Schupbach and Sprenger introduce a novel probabilistic approach to measuring the explanatory power that a given explanans exerts over a corresponding explanandum. Though we are sympathetic to their general approach, we argue that it does not adequately capture the way in which the causal explanatory power that c exerts on e varies with background knowledge. We then amend their approach so that it does capture this variance. Though our account of explanatory power is less ambitious than Schupbach and Sprenger’s in (...) the sense that it is limited to causal explanatory power, it is also more ambitious because we do not limit its domain to cases where c genuinely explains e. Instead, we claim that c causally explains e if and only if our account says that c explains e with some positive amount of causal explanatory power. (shrink)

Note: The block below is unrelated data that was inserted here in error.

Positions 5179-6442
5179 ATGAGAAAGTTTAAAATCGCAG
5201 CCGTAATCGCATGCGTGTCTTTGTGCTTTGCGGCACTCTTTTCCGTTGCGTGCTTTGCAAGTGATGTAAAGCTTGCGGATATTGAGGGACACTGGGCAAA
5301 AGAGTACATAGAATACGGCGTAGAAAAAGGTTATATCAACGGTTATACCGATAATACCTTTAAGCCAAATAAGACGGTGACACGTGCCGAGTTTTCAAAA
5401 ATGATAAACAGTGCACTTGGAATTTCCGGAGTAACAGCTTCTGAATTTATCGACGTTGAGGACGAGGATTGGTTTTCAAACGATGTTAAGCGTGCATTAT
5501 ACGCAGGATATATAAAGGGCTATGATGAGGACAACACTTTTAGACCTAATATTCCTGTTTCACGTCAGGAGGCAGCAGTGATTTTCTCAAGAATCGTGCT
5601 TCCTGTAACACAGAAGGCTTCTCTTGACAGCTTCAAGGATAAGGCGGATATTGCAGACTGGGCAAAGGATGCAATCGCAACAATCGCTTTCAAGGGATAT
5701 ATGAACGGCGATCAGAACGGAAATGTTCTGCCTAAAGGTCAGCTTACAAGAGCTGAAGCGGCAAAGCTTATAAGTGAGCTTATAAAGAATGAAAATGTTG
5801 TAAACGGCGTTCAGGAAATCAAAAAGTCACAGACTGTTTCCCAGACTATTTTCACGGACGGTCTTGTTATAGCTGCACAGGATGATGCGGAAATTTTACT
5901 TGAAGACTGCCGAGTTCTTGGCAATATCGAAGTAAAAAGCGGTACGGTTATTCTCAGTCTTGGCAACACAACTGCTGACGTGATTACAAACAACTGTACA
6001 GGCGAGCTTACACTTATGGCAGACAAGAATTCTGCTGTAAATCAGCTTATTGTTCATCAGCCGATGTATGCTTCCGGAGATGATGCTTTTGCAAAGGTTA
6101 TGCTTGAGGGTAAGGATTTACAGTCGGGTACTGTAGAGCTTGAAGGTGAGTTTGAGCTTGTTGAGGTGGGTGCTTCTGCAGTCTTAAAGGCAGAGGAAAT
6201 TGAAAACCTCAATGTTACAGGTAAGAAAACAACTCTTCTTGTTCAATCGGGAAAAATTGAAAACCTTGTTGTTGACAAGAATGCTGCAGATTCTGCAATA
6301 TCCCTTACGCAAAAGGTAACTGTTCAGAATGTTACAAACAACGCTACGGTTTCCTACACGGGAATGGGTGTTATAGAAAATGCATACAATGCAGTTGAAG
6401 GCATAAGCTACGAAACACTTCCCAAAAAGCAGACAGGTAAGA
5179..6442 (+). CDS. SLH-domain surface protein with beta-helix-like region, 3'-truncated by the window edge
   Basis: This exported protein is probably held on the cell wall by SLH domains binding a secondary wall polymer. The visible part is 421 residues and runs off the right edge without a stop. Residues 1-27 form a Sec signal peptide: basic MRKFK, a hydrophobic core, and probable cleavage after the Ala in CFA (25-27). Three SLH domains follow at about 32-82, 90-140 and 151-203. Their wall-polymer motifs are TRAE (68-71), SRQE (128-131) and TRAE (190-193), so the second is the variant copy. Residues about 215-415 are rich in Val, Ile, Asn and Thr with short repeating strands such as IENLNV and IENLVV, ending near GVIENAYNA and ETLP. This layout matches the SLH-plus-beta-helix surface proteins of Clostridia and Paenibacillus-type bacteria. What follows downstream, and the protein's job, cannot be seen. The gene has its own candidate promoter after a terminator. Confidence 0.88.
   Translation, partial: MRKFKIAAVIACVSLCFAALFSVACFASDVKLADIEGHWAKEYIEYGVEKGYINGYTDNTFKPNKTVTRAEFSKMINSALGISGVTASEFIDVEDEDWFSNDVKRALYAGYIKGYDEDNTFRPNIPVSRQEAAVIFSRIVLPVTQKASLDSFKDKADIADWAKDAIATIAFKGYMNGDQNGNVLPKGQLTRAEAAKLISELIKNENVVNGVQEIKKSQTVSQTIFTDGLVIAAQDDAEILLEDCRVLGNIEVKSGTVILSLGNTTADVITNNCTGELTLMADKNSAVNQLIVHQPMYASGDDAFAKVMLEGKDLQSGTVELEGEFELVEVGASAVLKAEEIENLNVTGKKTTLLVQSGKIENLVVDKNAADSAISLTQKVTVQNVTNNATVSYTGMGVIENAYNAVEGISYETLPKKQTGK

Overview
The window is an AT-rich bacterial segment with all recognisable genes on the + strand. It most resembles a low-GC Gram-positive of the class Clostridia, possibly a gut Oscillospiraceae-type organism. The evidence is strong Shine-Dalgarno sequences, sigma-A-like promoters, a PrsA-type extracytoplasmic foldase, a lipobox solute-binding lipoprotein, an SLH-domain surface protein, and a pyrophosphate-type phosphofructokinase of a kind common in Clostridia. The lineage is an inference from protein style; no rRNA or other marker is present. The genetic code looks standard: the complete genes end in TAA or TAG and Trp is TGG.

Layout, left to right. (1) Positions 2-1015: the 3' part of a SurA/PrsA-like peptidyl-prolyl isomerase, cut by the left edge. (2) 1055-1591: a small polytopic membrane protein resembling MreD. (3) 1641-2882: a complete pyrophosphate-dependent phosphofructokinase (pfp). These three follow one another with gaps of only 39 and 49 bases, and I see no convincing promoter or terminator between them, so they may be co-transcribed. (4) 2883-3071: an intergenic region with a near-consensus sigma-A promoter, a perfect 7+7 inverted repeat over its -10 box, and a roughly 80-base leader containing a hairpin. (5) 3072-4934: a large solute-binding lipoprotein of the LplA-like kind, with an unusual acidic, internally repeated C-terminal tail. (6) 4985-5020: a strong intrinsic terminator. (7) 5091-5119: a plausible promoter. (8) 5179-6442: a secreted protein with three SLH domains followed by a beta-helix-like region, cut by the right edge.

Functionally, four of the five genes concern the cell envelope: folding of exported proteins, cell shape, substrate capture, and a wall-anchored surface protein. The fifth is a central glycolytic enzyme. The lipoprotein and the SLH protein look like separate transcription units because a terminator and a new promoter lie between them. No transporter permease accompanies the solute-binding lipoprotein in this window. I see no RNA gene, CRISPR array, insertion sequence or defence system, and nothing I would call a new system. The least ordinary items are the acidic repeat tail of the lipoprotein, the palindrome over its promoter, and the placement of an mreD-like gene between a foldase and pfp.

It is a consequence of the theory of imprecise credences that there exist situations in which rational agents inevitably become less opinionated toward some propositions as they gather more evidence. The fact that an agent's imprecise credal state can dilate in this way is often treated as a strike against the imprecise approach to inductive inference. Here, we show that dilation is not a mere artifact of this approach by demonstrating that opinion loss is countenanced as rational by a substantially (...) broader class of normative theories than has been previously recognised. Specifically, we show that dilation-like phenomena arise even when one abandons the basic assumption that agents have (precise or imprecise) credences of any kind, and follows directly from bedrock norms for rational comparative confidence judgements of the form `I am at least as confident in p as I am in q'. We then use the comparative confidence framework to develop a novel understanding of what exactly gives rise to dilation-like phenomena. By considering opinion loss in this more general setting, we are able to provide a novel assessment of the prospects for an account of inductive inference that is not saddled with the inevitability of rational opinion loss. (shrink)